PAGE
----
Many writers have claimed that as soon as they enter into the process, certain aspects of the narrative are out of their hands. Do you like to keep strict control over the process or is there a sense of following things where they lead you?

Yes, some of the compositions I’m most proud of manifested that quality to me. Almost like a sensation that I wasn’t inventing anything but more like discovering something that was already meant to be. That’s why I don’t like to have deadlines when I am writing new material, I prefer to give the song the chance to express itself through my mind.

A similar process but on a different timeframe happens when I experience improvising (extemporary composing) with musicians I have a special connection with. It’s all about finding the right mind space to let the music make its course through your mind and limbs without forcing any specific direction.

Often, while writing, new ideas and alternative roads will open themselves up, pulling and pushing the creator in a different direction. Does this happen to you, too, and how do you deal with it? What do you do with these ideas?

It’s definitely a complex and contradictory process.

Raw ideas are often prismatic, I can look at them from different angles. When I follow the wrong direction, I eventually realize that I’m ending up on a dead-end street. At that point I back up and being honest with myself, I investigate what was the mental obstacle that deviates the natural flow of the original idea.

The song “Taming The Bitterness” emerged from a stressful period of my life and while I kept revising it and changing my mind, I eventually realized that the process was becoming an attempt of “self-therapy”. I was unconsciously hiding to myself the most natural solution of the dilemma.

The more I advance in my years the more I appreciate simplicity.

There are many descriptions of the creative state. How would you describe it for you personally? Is there an element of spirituality to what you do?

As it is right now, I am still exploring my own creative state.

I learned for my experience that keeping an open mind and not rushing to conclusions to try to prove something leads always to the best outcome. Sometimes it’s a small musical intuition that trigger the right chemistry in my brain leaving me no other choice than to let it out. It could also be the opposite. Having the right mindset on a specific day could offer the fertile ground to have a musical thought stick. It’s probably a combination of both. When it happens, I’m so absorbed in it that the time flows differently. It’s like being in a bubble that can pop just when the right conclusion reveals itself.

Of course, everyday life has to go on, so I’m also slowly learning how to “save the progress in my mind” and get back into it later. The harder for me to pause my creative state the more I’m convinced that it’s going to lead into something good. It can be conflicting and also confusing for whoever is around me. It doesn’t happen often for me, I’m not really prolific but at the same time I always have musical thoughts in my mind.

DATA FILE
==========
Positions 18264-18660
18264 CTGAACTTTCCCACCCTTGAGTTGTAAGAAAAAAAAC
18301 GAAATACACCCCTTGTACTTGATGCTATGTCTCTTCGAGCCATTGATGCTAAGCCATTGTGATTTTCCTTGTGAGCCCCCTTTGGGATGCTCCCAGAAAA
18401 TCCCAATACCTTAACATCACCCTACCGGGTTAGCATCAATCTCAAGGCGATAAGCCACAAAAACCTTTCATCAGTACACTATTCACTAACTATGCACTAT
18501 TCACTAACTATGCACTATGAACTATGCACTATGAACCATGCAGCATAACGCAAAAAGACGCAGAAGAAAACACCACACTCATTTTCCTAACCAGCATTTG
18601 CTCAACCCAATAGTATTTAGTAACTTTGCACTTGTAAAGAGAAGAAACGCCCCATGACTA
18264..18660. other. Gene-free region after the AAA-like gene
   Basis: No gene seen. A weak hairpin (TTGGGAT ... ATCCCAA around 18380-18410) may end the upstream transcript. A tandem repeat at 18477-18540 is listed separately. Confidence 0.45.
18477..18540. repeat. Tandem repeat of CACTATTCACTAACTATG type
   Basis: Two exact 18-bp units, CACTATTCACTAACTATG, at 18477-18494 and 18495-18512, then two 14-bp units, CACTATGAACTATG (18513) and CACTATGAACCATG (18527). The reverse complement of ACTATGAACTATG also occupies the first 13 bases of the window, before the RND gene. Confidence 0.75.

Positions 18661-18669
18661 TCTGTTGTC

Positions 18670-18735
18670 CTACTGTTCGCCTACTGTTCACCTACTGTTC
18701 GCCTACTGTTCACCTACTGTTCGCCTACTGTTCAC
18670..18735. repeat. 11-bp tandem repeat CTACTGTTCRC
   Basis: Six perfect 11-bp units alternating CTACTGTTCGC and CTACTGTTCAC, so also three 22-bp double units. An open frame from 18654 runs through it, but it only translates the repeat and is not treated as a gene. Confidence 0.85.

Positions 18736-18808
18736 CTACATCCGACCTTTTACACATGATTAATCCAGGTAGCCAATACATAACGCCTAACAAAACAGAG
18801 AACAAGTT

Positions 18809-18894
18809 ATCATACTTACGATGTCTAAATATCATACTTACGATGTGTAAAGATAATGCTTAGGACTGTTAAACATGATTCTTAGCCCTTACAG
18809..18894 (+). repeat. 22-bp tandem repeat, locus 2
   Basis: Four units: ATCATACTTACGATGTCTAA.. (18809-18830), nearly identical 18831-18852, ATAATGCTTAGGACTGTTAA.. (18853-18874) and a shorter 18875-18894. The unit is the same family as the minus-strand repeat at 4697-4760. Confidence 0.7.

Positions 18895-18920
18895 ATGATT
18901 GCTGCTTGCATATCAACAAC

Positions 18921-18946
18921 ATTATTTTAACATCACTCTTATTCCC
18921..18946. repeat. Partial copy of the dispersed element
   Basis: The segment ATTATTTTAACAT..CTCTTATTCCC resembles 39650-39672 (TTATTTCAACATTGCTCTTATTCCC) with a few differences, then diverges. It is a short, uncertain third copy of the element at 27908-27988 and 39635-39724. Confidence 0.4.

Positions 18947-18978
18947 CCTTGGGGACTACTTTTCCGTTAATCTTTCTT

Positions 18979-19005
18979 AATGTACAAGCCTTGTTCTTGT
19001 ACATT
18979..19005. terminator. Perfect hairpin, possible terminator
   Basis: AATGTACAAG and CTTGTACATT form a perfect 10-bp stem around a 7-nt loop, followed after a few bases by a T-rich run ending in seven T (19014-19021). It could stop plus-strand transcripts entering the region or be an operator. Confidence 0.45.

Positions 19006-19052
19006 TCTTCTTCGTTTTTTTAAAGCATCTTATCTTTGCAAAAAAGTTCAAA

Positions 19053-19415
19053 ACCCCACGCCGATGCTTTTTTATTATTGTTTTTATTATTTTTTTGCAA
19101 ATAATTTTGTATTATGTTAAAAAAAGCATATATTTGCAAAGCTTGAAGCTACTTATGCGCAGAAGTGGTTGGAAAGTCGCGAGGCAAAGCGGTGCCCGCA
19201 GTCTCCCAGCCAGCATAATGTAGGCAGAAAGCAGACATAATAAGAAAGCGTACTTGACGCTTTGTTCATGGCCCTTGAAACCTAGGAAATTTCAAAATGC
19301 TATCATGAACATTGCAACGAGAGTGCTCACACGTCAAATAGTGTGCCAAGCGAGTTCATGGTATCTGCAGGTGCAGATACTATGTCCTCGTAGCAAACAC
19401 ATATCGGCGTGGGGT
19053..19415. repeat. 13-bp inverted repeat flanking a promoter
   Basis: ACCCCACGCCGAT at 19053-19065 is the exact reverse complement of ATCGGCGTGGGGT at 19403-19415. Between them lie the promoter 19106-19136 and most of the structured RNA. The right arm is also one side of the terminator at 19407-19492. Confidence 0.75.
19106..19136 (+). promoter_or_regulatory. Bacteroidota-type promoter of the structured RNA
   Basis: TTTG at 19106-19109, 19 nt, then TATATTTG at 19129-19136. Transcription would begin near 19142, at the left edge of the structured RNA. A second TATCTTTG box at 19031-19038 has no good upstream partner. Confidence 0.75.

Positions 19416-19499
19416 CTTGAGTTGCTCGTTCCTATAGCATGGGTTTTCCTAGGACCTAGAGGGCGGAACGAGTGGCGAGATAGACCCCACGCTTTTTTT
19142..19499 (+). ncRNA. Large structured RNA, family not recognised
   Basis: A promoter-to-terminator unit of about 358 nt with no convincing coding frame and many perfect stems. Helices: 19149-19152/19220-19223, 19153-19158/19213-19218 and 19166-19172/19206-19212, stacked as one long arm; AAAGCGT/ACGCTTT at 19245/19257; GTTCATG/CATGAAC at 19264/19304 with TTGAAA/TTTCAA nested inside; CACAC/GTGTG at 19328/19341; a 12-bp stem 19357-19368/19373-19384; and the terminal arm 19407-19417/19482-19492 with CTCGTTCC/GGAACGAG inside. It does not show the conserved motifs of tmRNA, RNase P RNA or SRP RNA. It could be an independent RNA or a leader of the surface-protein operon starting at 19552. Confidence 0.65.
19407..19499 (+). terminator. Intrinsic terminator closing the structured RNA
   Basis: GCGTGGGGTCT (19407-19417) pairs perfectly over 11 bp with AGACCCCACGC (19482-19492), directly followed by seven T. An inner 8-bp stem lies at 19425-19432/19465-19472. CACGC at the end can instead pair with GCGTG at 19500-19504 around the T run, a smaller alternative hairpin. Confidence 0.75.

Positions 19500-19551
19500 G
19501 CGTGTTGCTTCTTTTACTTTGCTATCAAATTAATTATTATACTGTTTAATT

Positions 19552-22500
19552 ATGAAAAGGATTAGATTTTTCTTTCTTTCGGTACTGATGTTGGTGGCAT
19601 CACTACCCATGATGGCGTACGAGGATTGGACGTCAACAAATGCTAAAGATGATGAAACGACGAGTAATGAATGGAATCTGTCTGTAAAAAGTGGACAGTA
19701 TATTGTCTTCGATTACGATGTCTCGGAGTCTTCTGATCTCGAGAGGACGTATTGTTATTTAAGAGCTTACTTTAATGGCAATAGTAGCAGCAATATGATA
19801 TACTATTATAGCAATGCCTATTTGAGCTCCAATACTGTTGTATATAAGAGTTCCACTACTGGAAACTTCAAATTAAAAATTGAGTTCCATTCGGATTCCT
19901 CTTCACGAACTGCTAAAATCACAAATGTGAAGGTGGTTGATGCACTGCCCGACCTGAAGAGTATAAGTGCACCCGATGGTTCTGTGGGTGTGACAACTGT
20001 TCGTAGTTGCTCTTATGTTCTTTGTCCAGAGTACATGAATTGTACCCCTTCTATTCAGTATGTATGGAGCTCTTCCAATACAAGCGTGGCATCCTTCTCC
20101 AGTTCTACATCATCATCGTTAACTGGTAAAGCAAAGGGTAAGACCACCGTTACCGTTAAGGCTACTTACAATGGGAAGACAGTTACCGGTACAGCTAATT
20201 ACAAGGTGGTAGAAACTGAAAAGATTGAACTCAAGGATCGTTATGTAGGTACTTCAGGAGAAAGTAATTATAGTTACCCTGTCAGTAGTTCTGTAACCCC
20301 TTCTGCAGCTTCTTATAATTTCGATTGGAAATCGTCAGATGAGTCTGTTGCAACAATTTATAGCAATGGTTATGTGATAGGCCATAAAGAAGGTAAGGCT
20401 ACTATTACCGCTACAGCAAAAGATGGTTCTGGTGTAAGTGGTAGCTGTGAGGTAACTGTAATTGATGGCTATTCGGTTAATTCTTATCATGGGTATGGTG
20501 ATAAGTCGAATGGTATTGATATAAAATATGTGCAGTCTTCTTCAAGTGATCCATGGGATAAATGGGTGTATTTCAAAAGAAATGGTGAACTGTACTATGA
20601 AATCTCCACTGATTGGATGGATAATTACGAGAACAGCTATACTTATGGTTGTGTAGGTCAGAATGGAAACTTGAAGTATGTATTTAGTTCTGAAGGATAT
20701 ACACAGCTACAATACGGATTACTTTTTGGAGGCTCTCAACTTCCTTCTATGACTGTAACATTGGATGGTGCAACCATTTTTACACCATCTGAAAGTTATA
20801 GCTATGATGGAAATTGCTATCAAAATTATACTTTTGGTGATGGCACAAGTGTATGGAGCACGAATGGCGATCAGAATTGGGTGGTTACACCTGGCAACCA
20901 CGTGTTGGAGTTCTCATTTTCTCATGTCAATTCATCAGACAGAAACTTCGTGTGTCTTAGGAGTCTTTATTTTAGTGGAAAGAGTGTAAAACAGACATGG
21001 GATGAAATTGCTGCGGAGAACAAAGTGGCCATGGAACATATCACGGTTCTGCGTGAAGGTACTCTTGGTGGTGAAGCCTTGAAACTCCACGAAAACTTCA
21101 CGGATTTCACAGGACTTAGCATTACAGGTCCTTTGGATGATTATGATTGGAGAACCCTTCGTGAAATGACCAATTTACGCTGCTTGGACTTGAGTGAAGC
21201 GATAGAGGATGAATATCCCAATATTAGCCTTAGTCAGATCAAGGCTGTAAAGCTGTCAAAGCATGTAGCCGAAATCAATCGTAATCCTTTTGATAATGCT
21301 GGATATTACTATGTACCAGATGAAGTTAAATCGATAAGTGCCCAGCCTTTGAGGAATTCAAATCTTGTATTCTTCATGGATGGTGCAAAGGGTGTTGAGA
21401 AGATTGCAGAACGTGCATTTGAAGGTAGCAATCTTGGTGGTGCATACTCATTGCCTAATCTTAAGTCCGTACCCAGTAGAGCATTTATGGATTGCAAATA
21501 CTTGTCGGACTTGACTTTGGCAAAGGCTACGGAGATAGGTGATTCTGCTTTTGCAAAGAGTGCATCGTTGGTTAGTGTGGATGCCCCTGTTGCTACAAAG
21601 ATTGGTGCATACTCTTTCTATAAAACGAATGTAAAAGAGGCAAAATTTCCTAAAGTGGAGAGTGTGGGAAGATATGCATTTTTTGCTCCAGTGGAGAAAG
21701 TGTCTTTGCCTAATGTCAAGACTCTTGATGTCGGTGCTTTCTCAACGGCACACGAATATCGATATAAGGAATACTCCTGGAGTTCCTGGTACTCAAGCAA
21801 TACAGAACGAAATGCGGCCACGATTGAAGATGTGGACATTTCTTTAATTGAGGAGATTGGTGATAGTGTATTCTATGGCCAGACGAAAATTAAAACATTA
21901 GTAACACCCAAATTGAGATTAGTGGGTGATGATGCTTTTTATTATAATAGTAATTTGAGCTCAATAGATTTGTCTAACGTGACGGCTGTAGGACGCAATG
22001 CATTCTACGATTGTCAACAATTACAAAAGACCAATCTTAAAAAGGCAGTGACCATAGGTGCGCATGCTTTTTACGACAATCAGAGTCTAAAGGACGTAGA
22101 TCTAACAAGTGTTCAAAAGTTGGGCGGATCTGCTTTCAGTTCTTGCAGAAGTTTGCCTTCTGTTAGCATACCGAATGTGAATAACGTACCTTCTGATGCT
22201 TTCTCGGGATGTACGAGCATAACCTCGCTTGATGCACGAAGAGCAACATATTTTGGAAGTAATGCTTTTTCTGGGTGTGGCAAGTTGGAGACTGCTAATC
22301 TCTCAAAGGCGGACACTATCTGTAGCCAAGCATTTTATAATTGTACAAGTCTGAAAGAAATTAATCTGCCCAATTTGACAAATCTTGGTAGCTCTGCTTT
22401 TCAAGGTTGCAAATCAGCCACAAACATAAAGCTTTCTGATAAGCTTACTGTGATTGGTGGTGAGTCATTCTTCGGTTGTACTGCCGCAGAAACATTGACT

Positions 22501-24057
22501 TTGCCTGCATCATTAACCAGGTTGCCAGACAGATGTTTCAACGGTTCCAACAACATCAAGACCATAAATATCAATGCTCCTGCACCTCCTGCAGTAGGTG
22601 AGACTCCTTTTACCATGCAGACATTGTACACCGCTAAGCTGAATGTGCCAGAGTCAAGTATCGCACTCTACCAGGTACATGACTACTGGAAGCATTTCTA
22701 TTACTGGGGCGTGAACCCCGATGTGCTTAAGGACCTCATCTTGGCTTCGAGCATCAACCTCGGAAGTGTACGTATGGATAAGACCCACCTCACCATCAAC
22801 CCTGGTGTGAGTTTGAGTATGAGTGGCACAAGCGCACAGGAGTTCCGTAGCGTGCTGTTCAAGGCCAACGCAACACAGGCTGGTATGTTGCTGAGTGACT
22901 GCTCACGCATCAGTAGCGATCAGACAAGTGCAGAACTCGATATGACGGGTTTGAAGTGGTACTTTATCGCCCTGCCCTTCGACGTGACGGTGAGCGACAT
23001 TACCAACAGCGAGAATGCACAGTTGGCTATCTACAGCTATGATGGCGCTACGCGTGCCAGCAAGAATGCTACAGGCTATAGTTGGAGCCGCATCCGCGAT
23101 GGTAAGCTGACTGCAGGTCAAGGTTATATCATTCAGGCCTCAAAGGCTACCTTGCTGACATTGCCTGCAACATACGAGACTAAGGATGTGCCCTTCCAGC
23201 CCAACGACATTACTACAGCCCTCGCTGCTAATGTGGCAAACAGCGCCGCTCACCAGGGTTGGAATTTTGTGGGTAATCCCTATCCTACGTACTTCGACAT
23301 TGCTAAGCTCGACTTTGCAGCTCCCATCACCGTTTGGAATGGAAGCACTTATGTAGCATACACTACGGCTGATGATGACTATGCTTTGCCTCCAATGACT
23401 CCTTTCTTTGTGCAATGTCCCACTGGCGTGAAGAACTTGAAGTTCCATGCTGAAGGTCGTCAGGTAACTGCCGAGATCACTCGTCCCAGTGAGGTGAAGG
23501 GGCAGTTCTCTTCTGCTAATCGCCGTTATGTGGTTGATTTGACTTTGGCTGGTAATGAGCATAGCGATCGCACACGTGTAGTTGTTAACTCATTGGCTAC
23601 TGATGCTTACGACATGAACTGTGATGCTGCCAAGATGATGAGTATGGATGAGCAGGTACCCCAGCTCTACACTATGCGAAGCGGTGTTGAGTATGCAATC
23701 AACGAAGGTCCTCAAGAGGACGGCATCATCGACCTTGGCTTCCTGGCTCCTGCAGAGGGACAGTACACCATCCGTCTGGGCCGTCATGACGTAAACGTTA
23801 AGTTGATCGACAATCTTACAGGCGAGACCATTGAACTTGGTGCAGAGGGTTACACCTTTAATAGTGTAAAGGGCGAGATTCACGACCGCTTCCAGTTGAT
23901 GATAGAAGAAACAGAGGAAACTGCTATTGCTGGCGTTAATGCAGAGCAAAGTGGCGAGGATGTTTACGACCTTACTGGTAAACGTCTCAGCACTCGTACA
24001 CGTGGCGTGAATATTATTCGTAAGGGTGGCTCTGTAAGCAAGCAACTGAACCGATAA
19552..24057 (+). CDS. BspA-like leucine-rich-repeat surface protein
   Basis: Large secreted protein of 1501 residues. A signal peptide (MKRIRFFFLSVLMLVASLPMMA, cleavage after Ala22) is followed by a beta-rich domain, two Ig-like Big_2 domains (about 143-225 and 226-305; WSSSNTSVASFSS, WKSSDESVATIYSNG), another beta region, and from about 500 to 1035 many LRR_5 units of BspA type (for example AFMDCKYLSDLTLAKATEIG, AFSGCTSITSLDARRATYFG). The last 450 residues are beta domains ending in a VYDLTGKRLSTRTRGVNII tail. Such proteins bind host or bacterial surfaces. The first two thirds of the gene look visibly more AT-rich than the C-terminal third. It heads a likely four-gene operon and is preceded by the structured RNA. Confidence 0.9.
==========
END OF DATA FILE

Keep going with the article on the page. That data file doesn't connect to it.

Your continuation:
I’m basically raising the bar for myself of what can make it through or not, waiting for that next good idea to activate my creative state.

Especially in the digital age, the writing and production process tends towards the infinite. What marks the end of the process? How do you finish a work?

When I finally find the conclusion of a composition, I can usually feel a sense of relief and serenity. If that feeling is not there, I have some more work to do.

For me it’s usually split into 3 phases: composing, arranging and producing. It doesn’t happen that often that an idea at a later phase takes me back to an earlier stage. Modern technologies are offering so many new interesting tools to blend up the 3 categories but I think that those phases are sequential: Producing has to serve the arrangement and the nature of the composition.

When I am in the studio, I have already envisioned clearly the song but I am always open to use any tool to dress it up in a way that could make it look more seductive. The spirit of the composition can’t be altered.

Once a piece is finished, how important is it for you to let it lie and evaluate it later on? How much improvement and refinement do you personally allow until you’re “satisfied with a piece”? What does this process look like in practise?
The ability to step out of your shoes and look at the progressing work from a different prospective is really important. The music that I write is meant to be a written platform for musicians to improvise and be creative within (and sometimes without) the boundaries that I established.

When I consider a song finished, I don’t mean that the song is carved in stone or immutable. The composition is always going to be alive and be different as long as it will be played. It’s not rare that I change the arrangement or the form of a song to fit the qualities of a specific musician that is going to play it.

The spirit of the music, also in this case, has to stay intact and felt by each of the musicians involved.